words by tom johnson
photograph by craig kief
As a teenager, discovering my thirst for music in the CD-boom of the mid-nineties, I had no idea what an EP was. It’s muscular, older sibling, The LP, was a phrase that stuck around, held onto by those who bridged the gap between the vinyl years and its snappier new format that was ready set to change music forever. Then came the noughties, the file-sharing years, the boom of the internet, this wild new technology that shrunk the world, making available the lost and hidden, like a piece of land suddenly overturned, unearthing roots and bugs and all.
And in the aftermath lay the golden-nugget rarities, sometimes deep and profound, other times fun excursions from the norm; work you never even knew existed now waiting to be discovered and downloaded, left overnight to slowly appear on your desktop, whole new worlds to explore in the quiet of the morning. Suddenly I found out that artists didn’t just share full albums every couple of years, but also released small, lesser known collections in the gaps between, of songs that existed outside that major realm.
My love for the humble EP was born. The first one I remember buying was Iron & Wine’s Woman King – a five-song collection released in 2005 – stumbling upon it whilst passing away the hours of the day in a record store in Cardiff. Excitement heightened by the surprise, it was also wonderfully affordable, a five-pound trinket in the age of the expensive CD album.
Sandwiched between the tender balladry of Our Endless Numbered Days and the experimental flourish of The Shepherd’s Dog, Woman King was a melding of Sam Beam’s worlds, old and new. It felt adventurous and exciting, like sneaking a glimpse into a diary, or being led around Beam’s private home space; something more wholesome than a full album, understandably pushed to as many people as possible.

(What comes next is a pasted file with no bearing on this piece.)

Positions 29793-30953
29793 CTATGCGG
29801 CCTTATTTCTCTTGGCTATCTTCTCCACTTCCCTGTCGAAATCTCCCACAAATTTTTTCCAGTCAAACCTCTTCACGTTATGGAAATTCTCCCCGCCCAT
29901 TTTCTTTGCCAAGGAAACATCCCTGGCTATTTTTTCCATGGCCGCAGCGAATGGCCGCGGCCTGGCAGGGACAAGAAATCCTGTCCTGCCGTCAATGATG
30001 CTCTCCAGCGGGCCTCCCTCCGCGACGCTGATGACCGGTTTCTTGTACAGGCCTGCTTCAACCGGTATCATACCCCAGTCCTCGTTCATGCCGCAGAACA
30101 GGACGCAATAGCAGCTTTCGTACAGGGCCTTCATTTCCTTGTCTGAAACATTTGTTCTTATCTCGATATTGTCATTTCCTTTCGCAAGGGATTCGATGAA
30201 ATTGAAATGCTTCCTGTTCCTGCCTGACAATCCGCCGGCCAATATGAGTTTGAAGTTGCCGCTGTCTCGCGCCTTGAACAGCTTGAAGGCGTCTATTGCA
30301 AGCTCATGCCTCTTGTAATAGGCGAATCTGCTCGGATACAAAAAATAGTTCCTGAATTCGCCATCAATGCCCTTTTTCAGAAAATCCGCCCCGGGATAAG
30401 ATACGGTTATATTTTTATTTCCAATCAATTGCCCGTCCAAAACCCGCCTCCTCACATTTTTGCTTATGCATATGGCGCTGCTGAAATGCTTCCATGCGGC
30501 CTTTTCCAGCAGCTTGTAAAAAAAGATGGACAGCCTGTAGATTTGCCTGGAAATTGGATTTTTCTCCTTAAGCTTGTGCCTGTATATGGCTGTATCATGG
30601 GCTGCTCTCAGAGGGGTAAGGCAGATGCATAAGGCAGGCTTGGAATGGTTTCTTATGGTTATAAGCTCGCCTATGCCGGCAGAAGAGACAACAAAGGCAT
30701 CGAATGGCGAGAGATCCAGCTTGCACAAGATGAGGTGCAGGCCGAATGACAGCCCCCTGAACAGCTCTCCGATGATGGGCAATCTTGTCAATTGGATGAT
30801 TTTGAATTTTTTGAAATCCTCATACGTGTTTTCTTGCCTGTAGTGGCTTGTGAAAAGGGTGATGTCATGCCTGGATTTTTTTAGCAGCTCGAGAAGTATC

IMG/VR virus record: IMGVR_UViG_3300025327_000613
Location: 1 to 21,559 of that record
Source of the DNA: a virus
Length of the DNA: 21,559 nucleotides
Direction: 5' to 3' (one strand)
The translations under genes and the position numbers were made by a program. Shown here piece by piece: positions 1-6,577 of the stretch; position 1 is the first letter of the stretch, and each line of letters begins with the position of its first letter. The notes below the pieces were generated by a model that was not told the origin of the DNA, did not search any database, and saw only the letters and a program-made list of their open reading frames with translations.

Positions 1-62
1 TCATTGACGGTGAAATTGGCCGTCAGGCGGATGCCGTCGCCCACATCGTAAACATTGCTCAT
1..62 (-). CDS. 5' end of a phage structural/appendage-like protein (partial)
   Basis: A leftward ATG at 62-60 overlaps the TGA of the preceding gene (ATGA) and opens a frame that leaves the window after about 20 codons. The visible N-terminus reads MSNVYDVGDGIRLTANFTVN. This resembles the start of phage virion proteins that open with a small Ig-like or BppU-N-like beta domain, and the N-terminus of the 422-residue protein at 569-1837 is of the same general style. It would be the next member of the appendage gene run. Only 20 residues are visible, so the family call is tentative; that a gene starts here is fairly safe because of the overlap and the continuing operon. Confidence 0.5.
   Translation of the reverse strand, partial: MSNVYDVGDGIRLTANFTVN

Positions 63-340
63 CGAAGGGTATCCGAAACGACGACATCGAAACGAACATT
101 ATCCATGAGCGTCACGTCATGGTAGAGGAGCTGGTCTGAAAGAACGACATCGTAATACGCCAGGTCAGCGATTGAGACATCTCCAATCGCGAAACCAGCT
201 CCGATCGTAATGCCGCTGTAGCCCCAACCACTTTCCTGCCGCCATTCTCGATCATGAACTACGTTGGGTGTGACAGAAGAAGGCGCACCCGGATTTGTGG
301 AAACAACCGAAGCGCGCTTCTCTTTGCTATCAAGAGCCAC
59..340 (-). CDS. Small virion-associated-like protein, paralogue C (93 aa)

That same year Beam also released In The Reigns, another striking collection, this time a collaboration with the colourful Texans, Calexico, and his third major minor release, a trio of EPs which also included the hushed marvel of 2003’s The Sea & The Rhythm, a small family off-shoot as important and formative as any of their full-length brethren.
“I think what happened was that it became a fun way to keep working,” Beam tells us, as we sit down with him in the height of 2018’s summer grip. “When I started there were a couple (of EPs) around that I thought were really great. There was this band called Rex, from Chicago. They were sort of indie, alt-country. One of my favourites. Mogwai also had some really great EPs around that time too.”
“Bands used to put out a record a year, if not more,” he continues, explaining why he enjoys the format so much. “They would burn out fast but at the same time they were consistently working. It can be frustrating to make something and then have to wait a couple of years to put something out, just because of the promotional machine where the wheels are so large and the gears move slowly. I understand it, but at the same time it has nothing to do with our creative process. So the EPs were a way to keep working.”
“It was chance to do whatever you wanted, to get a little more experimental. I used them to grow quite a bit,” Beam confirms of those earlier releases. “Actually I feel like sometimes I would make these creative jumps with my EPs and then I’d put out a full length and people were like ‘What the fuck! What happened? Why are you doing this music now?‘ and I was like, well, I’ve kind of been developing it for a little while…”